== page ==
Finding bargains in today's stock market isn't easy.
Company valuations have stretched across the board as the S&P 500 has jumped about 75% from its March nadir, and both hard-hit "recovery stocks" like Disney and Starbucks and pandemic winners like Etsy and Peloton are trading near all-time highs.
Meanwhile, a bubble in areas like electric vehicles and renewable energy seems evident.
Still, some stocks seem to have fallen out of fashion with investors and a few of them still have strong growth prospects. Keep reading to see three of the cheapest growth stocks on the market you can buy right now.
Some of the best choices in investing are the obvious ones, and Facebook (FB 1.41%) offers a good example here.
The social media giant, which also owns Instagram, WhatsApp, and Oculus VR, has a powerful set of competitive advantages, including massive network effects, and what's essentially a duopoly in digital advertising with Alphabet's Google. The company's profit margins are among the best in the business world as it delivered a 38% operating margin in 2020 even as the company faced headwinds from the COVID-19 pandemic. Similarly, its revenue growth remained strong, reaching 33% year over year in the fourth quarter as it overcame a boycott earlier from some of its biggest advertisers.
Facebook has long been something of a lightning rod for controversy, at least since Russian hacking of the site in the 2016 election and the subsequent Cambridge Analytica scandal occurred, but that hasn't stopped the growth of the business. Users rose by double-digit percentages in the fourth quarter to 3.3 billion monthly actives across all of its properties.
Because of the above concerns, Facebook is actually trading at a discount to the S&P 500 at a price-to-earnings ratio of just 27 based on 2020 earnings. That seems like a mistake, especially since growth is likely to accelerate in 2021 as the pandemic fades.
Like Facebook, Alibaba (BABA -0.19%) has been a magnet for controversy recently. After founder Jack Ma made insulting remarks to financial regulators at an October conference, the Chinese government has appeared to have the tech giant in its sights. First, the government blocked the IPO of Ant Group, Alibaba's former financial arm, and in December it opened up an antitrust investigation against Alibaba, sending the stock tumbling.
Earlier this month, rumors swirled that Jack Ma was missing, though other reports said he was "laying low" to avoid public scrutiny. When he resurfaced on a videoconference call, Alibaba shares popped.
Investors seem to be exaggerating these risks here, however. First, Ma no longer holds a formal position in the company so his whereabouts or his standing with the Chinese government aren't as significant as they might seem. Secondly, Alibaba's own success is key to many of the things the government wants to accomplish, including being a technology leader, so it has no interest in severely damaging the company.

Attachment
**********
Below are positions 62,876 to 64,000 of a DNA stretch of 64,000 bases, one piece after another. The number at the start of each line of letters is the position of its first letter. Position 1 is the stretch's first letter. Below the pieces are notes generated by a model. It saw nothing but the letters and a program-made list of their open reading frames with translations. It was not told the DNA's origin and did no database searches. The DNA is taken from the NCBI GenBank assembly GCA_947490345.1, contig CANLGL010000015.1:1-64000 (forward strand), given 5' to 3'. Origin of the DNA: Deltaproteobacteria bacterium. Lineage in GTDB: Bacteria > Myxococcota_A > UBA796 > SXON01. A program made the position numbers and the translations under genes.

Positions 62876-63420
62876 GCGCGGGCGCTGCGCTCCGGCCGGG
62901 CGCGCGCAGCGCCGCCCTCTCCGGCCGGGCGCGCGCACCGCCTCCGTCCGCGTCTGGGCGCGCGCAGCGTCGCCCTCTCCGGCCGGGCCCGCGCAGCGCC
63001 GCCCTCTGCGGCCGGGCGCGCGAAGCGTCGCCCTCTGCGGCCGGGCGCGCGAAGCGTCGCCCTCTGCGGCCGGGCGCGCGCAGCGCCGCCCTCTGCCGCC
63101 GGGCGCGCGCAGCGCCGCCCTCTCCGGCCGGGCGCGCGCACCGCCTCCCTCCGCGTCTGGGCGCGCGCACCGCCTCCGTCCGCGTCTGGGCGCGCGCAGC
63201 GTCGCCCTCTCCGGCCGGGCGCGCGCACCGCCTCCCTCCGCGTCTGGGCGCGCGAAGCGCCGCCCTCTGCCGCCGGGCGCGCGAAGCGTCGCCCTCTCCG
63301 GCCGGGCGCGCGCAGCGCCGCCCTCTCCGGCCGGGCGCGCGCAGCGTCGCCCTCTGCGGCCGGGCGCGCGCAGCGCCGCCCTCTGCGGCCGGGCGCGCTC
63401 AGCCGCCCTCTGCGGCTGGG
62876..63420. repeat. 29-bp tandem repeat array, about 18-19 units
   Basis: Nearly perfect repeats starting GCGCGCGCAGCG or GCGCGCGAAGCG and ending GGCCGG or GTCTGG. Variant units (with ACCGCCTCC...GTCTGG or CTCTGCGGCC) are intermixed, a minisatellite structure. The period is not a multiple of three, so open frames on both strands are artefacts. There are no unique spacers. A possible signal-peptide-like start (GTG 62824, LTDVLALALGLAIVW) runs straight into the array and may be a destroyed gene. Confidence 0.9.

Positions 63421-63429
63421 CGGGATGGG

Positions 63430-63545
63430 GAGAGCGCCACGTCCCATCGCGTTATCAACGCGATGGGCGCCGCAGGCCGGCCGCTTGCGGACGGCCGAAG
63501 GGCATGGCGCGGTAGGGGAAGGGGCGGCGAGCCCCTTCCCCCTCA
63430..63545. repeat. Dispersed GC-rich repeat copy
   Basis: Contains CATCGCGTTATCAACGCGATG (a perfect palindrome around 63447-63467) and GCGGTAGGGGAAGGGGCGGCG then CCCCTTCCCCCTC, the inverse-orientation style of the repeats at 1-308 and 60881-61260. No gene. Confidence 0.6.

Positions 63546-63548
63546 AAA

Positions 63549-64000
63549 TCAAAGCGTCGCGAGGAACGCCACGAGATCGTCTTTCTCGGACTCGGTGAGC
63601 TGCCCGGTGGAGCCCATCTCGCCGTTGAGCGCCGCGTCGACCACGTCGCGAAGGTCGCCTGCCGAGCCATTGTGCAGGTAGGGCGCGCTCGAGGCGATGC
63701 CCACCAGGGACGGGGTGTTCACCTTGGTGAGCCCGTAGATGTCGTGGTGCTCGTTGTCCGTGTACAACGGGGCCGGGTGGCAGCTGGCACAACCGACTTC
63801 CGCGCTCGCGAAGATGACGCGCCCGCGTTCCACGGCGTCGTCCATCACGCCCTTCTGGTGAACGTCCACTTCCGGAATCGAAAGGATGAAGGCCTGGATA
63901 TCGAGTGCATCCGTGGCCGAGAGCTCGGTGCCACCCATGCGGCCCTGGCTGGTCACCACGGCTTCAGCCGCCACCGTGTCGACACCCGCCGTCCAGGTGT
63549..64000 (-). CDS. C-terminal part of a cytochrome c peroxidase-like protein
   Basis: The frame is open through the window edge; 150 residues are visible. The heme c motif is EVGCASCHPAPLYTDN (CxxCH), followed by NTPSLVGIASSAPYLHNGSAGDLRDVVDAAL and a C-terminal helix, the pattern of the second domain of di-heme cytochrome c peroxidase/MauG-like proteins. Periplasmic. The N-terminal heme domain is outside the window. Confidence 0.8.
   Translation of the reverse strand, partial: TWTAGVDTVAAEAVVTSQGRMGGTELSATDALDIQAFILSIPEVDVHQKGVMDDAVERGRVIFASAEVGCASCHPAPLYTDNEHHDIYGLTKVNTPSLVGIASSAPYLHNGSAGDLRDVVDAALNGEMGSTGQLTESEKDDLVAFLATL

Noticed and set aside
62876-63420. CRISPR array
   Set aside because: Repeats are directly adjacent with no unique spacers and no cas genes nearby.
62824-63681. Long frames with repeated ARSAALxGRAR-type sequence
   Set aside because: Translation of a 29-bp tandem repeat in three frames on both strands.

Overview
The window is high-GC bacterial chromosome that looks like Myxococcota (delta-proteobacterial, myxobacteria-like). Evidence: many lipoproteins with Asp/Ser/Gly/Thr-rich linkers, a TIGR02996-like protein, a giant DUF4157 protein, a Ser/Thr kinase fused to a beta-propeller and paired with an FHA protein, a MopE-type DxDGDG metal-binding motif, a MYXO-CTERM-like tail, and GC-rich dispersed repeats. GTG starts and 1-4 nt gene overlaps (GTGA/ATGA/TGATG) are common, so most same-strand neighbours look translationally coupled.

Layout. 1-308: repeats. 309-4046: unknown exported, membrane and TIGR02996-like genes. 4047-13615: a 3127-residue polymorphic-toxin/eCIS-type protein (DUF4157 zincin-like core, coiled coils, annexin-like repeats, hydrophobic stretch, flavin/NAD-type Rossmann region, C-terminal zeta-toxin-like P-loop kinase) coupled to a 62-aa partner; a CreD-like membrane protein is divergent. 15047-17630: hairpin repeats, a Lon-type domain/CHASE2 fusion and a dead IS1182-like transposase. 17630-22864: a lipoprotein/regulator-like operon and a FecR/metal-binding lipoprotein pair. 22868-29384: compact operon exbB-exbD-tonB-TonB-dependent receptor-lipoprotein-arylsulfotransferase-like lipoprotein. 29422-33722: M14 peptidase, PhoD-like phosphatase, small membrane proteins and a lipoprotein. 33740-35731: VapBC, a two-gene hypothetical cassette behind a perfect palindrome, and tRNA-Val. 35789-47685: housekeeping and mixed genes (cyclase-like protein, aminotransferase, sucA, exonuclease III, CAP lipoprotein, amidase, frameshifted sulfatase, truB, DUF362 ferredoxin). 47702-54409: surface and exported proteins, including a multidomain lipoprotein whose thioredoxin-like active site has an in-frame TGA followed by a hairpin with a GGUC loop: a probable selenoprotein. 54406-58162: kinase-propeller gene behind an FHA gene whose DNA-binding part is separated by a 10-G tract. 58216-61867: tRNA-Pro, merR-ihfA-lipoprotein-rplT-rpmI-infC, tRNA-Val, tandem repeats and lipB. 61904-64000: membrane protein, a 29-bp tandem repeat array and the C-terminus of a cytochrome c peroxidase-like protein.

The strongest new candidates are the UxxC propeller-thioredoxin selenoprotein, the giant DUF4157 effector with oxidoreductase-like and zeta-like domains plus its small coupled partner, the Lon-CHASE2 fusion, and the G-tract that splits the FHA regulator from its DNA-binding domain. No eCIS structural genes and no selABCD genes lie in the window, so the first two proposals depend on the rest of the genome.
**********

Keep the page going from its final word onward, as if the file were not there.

Alibaba's business itself remains as strong as ever. The company operates the biggest e-commerce marketplace in the world with an annual gross merchandise volume of more than $1 trillion and has growth businesses in areas like cloud, logistics, and digital media.
In the quarter ended last September, revenue rose 30% to $22.8 billion, and adjusted net income jumped 44% year over year to $6.9 billion, giving the company the same kind of impressive margins as Facebook.
Despite its robust growth and profitability, Alibaba is also cheaper than the average S&P 500 stock, trading at a P/E of just 28. While Chinese stocks do tend to trade at a discount because of regulatory concerns, Alibaba seems significantly undervalued even after accounting for that discrepancy.
The two stocks above are some of the biggest companies in the world, but there are also opportunities in smaller companies, which naturally offer more upside potential. Vroom (VRM 11.72%), an online used car dealer, offers one example as the company has missed out on the broader rally in e-commerce stocks during the pandemic.
Vroom shares popped on the company's IPO in June, but the stock price has actually fallen since then after the company disappointed in its two earnings reports. However, there's a good reason for that. Vroom scaled back on car purchasing during the lockdown period, so it was poorly prepared for the surge in demand that came later on as consumers bought cars to avoid public transportation and to address new needs during the crisis. That inventory imbalance weighed on results as overall revenue fell 3% in the second quarter and sales in its core e-commerce business rose 45%, down from triple-digit percentage growth in the first quarter, and those figures underwhelmed again in the third quarter. Its overall numbers include a dealership in Texas and a wholesale business, but investors should focus on the e-commerce segment.
Vroom's business should begin to normalize as it recovers from the inventory drought. Demand for used cars is expected to remain strong through 2021 as Americans continue to adjust to new lifestyles around remote work and other changes. Its e-commerce platform gives it an advantage during the pandemic, and its 2021 numbers should be strong as it laps the impact of the lockdowns in the crisis. Meanwhile, analysts expect revenue to surge 85% this year, and e-commerce is likely to grow faster than that.
Despite those prospects, the stock still looks cheap, trading at a modest price-to-sales ratio of 2.5, which is less than its bigger rival Carvana or e-commerce kingpin Amazon. Vroom isn't yet profitable as the company is investing in its e-commerce platform, but gross margins are moving in the right direction, which is a positive sign. With Vroom's potential for triple-digit revenue growth in the coming quarters, growth stock investors shouldn't ignore this e-commerce disruptor.